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  • After meeting at AU’s LREC symposium, Airman and researchers use language skills to impact international security analysis

    655th Intelligence, Surveillance and Reconnaissance Group Reserve Citizen Airman Tech. Sgt. Clark (first name withheld), an analyst with the 49th Intelligence Squadron, is impacting an international security analysis program. Clark is combining deep linguistic expertise with cutting-edge data science to build a Ukrainian-English urban phrase “exonym” dictionary for the Coalition for Open-Source Defense Analysis (CODA) to use in creating an algorithm to predict the outbreak of radicalized violence in Ukraine.
  • Air University center helps shape airpower with GOPAC, COMPAC

    Inside of a conference room at the Air Force Culture and Language Center, general officers and commanders have been quietly meeting, training, and preparing pre-deployment and pre-assignment for their journeys around the world.
  • At home and abroad, an Airman gives back

    Airmen who join the U.S. Air Force after being born and raised in a country other than the United States often say that serving in the military is a way to “give back” to their new home. For one Air Force captain, his work not only gave him an opportunity to serve the United States; it also meant being about to “give back” to his homeland.
  • GOPAC, COMPAC: Shaping airpower with education

    Inside of a conference room at the Air Force Culture and Language Center, general officers and commanders have been quietly meeting, training, and preparing pre-deployment and pre-assignment for their journeys around the world. “There is a great deal of preparation to be completed before deploying anywhere, but this is one opportunity that stands out. Every graduate that I have spoken to made sure to tell me not to miss this course and its amazing training.” Col Charles Corcoran said about the session he attended before traveling overseas.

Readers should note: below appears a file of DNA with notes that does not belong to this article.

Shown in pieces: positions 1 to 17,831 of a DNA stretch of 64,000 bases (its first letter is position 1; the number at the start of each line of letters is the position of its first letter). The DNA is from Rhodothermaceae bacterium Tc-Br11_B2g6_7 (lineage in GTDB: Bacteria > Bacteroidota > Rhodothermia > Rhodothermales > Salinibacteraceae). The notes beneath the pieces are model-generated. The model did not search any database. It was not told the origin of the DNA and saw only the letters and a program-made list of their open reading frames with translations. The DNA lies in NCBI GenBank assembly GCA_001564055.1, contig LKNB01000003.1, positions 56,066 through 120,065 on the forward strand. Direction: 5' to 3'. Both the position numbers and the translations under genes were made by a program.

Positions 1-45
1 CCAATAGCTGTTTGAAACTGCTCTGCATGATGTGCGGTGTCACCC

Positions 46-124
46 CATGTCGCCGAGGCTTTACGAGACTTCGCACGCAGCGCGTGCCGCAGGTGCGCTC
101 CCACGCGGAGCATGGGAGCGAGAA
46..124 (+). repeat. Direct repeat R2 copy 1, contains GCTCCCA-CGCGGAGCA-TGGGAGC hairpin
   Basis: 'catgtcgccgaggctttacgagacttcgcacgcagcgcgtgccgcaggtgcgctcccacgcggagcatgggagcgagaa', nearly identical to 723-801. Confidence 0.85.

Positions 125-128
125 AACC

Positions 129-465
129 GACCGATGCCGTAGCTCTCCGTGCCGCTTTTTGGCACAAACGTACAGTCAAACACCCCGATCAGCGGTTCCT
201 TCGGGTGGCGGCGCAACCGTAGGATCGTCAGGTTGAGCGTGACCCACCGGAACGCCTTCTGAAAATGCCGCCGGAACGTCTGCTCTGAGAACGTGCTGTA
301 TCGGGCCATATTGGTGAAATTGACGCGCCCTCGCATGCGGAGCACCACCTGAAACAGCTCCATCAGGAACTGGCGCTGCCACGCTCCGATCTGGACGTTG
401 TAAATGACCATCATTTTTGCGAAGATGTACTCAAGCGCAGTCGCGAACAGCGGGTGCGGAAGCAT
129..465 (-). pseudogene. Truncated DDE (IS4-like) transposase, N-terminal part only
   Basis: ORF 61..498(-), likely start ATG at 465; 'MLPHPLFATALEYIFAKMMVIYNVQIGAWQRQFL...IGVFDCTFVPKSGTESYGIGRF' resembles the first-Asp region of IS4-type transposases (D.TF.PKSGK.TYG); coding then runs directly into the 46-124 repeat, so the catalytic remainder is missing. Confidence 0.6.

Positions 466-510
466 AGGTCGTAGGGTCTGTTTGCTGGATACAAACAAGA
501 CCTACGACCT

• AFCLC professor hopes to return ‘good luck flag’

    Fitted in a frame for preservation, Jessica Jordan is both haunted and intrigued by the tattered Japanese war flag in her office. The worn national flag covered in personal handwritten messages dates to World War II. The flags are known in Japan as a “hinomaru yosegaki” and in English as “good luck flags.”
  • LEAP over the airwaves

    An Air Force Lieutenant Colonel, Laura Hunt admits she was nervous when she walked into AFN Kaiserslautern radio station. It was an early Friday morning and Hunt was getting ready to go live over the American Forces Network airwaves. Her job: tell all of their listeners about the Language Enabled Airman Program.
  • Congo native and Airman inspired by the ‘Tree of Life’

    A canvas painting of a baobab tree dominates the small hallway in the Air Force Culture and Language Center. Hanging on a wall, the red and orange water colors slowly blend to form a breathtaking African sunset overlooking vast grassland. Frayed at the ends, the artwork pays homage to the ancient African “Tree of Life”. The tree is a cultural and national symbol in Africa, known for its healing power, and has been a source of inspiration for Air Force Technical Sergeant Alain Mukendi.
  • Who Hugs the Man with a Knife for a Hand?

    Humans are humans, and our humanity remains consistent, throughout time and throughout the world. This consistency allows us to ask, and answer, some of the questions raised by anthropologists. Archeology, a subfield of anthropology, involves taking fragmented details of daily life and human activity to build story of living, breathing people and the world they created for themselves.
  • ‘A dream come true’: A trajectory through trial, tragedy shapes Air Force career

    Capt. Lesly Toussaint isn’t your average Airman. Even if you overlook his advanced degrees (he has two, and they are from universities in France and Canada,) his rise from enlisted Air Reserve technician to commissioned officer, and his fluency in three languages – he would still stand out.
  • Air Force Scholar LEAPs to the top of his ISOS class

    Growing up, Captain Rocque Gartland’s abuelita would tell him stories about his family, his Chilean heritage, and what is means to be “lo mejor”. Translation: the best “You don’t have to always be the best, but you should always do your best,” Capt Rocque Gartland said, “work as hard as you can and let the results speak for themselves”.
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